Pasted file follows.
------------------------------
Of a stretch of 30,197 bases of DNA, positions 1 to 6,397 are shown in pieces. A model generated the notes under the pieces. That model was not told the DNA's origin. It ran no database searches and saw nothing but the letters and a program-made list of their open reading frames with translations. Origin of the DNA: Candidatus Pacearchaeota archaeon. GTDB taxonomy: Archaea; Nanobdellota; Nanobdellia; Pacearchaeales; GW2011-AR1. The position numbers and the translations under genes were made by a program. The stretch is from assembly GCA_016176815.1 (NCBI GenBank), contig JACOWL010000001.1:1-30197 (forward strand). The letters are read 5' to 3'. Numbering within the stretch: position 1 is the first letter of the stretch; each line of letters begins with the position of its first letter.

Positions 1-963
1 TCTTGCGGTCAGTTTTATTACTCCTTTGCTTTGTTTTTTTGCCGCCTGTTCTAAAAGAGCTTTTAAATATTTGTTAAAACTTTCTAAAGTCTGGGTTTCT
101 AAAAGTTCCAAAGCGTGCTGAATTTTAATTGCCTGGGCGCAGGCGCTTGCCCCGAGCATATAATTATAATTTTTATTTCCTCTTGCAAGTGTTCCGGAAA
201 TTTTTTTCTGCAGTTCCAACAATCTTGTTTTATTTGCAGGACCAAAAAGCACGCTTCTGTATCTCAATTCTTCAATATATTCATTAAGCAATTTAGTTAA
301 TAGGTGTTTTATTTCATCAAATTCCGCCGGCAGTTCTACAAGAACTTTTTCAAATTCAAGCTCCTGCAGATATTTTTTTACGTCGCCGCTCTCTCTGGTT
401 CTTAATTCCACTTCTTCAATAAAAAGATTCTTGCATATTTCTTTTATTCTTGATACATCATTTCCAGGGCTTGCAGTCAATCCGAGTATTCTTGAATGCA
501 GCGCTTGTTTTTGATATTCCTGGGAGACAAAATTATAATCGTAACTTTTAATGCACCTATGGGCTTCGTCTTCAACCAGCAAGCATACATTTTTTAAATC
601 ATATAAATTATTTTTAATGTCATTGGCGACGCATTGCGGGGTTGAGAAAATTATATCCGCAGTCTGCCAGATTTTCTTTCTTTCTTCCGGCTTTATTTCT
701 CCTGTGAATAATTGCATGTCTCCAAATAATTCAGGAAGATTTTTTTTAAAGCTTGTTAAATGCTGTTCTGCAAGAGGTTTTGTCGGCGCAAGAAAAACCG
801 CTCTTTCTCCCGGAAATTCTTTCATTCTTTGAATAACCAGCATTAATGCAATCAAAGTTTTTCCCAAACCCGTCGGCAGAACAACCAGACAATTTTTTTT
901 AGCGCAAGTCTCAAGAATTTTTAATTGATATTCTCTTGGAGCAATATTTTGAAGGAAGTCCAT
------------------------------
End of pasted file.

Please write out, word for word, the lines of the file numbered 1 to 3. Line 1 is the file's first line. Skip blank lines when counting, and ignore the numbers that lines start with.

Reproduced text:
Of a stretch of 30,197 bases of DNA, positions 1 to 6,397 are shown in pieces. A model generated the notes under the pieces. That model was not told the DNA's origin. It ran no database searches and saw nothing but the letters and a program-made list of their open reading frames with translations. Origin of the DNA: Candidatus Pacearchaeota archaeon. GTDB taxonomy: Archaea; Nanobdellota; Nanobdellia; Pacearchaeales; GW2011-AR1. The position numbers and the translations under genes were made by a program. The stretch is from assembly GCA_016176815.1 (NCBI GenBank), contig JACOWL010000001.1:1-30197 (forward strand). The letters are read 5' to 3'. Numbering within the stretch: position 1 is the first letter of the stretch; each line of letters begins with the position of its first letter.

Positions 1-963
1 TCTTGCGGTCAGTTTTATTACTCCTTTGCTTTGTTTTTTTGCCGCCTGTTCTAAAAGAGCTTTTAAATATTTGTTAAAACTTTCTAAAGTCTGGGTTTCT